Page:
37. 37. The string of claim 35 wherein said signal is selected from the group consisting of a wireless signal, a wired signal, and a power line carrier signal in a power conductor between a plurality of said plurality of direct current electrical generating modules.
  38. 38. The string of claim 35 wherein said another one of said plurality of string protectors is structured, when not receiving said signal, to responsively isolate said corresponding one of said plurality of direct current electrical generating modules from at least said another one of said plurality of direct current electrical generating modules.
  39. 39. The string of claim 35 wherein a plurality of said plurality of string protectors are structured to determine a normal state of said string and responsively transmit a corresponding signal to others of said plurality of string protectors.
  40. 40. The string of claim 39 wherein each of said plurality of said plurality of string protectors are operatively associated with one of said plurality of direct current electrical generating modules, a combiner box or an inverter.
  41. 41. The string of claim 35 wherein said signal includes an active state corresponding to the normal state of said string and an inactive state corresponding to a fault state of said string; and wherein said another one of said plurality of string protectors is structured to receive said signal having the normal state and responsively maintain series electrical connection of the corresponding one of said plurality of direct current electrical generating modules with at least said another one of said plurality of direct current electrical generating modules, and is further structured upon not receiving said signal having the normal state to responsively electrically disconnect the corresponding one of said plurality of direct current electrical generating modules from at least said another one of said plurality of direct current electrical generating modules.
  42. 42. The string of claim 35 wherein said signal includes an active state corresponding to the normal state of said string and an inactive state corresponding to a fault state of said string; and wherein absence of said signal or attenuation of said signal indicates a fault of said string.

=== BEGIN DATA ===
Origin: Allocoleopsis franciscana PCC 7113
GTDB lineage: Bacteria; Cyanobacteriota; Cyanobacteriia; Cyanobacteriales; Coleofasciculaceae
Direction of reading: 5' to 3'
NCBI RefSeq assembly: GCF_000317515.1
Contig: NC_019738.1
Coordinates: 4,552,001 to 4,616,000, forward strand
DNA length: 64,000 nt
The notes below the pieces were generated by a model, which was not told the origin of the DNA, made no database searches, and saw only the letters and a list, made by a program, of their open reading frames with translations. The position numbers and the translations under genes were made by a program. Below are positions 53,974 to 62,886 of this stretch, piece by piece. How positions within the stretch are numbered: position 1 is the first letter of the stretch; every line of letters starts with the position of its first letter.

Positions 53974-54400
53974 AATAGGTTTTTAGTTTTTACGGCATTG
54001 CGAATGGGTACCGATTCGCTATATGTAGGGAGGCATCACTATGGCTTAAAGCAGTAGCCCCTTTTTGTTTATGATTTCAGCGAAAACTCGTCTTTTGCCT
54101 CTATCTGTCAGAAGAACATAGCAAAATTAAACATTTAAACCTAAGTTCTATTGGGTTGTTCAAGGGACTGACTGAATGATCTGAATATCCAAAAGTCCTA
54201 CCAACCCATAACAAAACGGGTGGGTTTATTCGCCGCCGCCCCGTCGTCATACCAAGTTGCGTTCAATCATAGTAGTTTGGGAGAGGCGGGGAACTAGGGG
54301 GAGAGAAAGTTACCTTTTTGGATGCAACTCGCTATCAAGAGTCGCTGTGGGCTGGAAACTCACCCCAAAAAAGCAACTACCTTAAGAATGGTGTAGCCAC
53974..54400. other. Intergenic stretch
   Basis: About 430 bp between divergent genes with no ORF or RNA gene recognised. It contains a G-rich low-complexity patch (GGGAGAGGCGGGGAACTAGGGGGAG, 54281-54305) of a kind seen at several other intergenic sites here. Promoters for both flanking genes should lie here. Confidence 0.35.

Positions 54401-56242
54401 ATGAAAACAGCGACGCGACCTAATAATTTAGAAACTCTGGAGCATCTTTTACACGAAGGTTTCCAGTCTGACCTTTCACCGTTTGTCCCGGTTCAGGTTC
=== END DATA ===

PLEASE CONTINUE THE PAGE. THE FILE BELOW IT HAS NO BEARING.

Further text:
43. 43. The string of claim 35 wherein a plurality of said plurality of string protectors are structured to employ said signal for a maintenance function.
  44. 44. The string of claim 43 wherein said maintenance function is selected from the group consisting of enabling a corresponding one of said plurality of direct current electrical generating modules or said plurality of string protectors, and disabling a corresponding one of said plurality of direct current electrical generating modules or said plurality of string protectors.
  45. 45. The string of claim 43 wherein said maintenance function is selected from the group consisting of enabling a corresponding combiner box or inverter, and disabling a corresponding combiner box or inverter.
  46. 46. The string of claim 35 wherein a plurality of said plurality of string protectors are structured to report a fault state of said string or health of said string to a remote location; and wherein said remote location is structured to determine fault location based on which of said plurality of said plurality of string protectors reported said fault state or did not report said heath.
US12582367 2009-10-20 2009-10-20 String and system employing direct current electrical generating modules and a number of string protectors Abandoned US20110090607A1 (en)

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US12582367 US20110090607A1 (en) 2009-10-20 2009-10-20 String and system employing direct current electrical generating modules and a number of string protectors
JP2010234537A JP2011091995A (en) 2009-10-20 2010-10-19 String and system using direct-current power module and lots of string protection apparatuses
CA 2717953 CA2717953A1 (en) 2009-10-20 2010-10-19 String and system employing direct current electrical generating modules and a number of string protectors
EP20100013817 EP2315328A3 (en) 2009-10-20 2010-10-20 String and system employing direct current electrical generating modules and a number of string protectors
CN 201010582839 CN102055178A (en) 2009-10-20 2010-10-20 String and system employing direct current electrical generating modules and a number of string protectors
CN 201020660638 CN201994645U (en) 2009-10-20 2010-10-20 String and system adopting direct-current (DC) electricity generating modules (EGMs) and a plurality of string protectors
US15054970 US20160181781A1 (en) 2009-10-20 2016-02-26 String and system employing direct current electrical generating modules and a number of string protectors

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US20160181781A1 (en) 2016-06-23 application